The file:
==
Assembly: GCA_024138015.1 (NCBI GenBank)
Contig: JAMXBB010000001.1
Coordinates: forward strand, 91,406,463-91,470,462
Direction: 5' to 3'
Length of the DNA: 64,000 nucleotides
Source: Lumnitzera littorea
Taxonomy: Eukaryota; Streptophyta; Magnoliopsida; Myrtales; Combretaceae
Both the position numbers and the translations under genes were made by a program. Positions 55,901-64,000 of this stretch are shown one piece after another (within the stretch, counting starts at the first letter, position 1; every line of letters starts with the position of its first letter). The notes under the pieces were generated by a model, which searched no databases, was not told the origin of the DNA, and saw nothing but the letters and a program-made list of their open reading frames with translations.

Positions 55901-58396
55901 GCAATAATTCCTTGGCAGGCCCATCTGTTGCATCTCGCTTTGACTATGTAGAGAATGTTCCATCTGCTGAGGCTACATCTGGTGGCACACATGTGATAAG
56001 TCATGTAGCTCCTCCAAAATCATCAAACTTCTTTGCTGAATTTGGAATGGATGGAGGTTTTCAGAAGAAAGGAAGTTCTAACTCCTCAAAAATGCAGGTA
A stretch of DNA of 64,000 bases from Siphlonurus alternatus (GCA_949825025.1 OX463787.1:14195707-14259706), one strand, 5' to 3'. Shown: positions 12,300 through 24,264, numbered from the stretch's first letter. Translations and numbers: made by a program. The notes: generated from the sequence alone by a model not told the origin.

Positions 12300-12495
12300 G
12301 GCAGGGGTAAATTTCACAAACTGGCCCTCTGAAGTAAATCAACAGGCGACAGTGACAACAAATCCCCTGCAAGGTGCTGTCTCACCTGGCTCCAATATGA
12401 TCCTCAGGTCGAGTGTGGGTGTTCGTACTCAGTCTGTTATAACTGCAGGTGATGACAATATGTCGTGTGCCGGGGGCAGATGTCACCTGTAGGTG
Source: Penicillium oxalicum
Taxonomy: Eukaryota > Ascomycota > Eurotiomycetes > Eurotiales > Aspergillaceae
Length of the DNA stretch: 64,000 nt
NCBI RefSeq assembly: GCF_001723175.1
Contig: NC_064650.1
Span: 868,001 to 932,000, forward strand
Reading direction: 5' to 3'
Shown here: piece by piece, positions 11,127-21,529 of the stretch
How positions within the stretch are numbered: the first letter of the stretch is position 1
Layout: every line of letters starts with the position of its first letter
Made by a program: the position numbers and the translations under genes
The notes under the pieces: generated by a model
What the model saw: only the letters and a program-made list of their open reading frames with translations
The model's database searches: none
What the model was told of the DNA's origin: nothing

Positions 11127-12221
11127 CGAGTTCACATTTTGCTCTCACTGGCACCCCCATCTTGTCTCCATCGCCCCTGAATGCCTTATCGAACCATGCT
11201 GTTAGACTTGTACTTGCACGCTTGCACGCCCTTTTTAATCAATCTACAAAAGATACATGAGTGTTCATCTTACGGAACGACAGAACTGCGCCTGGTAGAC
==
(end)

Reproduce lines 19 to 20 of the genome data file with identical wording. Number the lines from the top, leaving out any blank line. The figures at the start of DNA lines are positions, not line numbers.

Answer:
Length of the DNA stretch: 64,000 nt
NCBI RefSeq assembly: GCF_001723175.1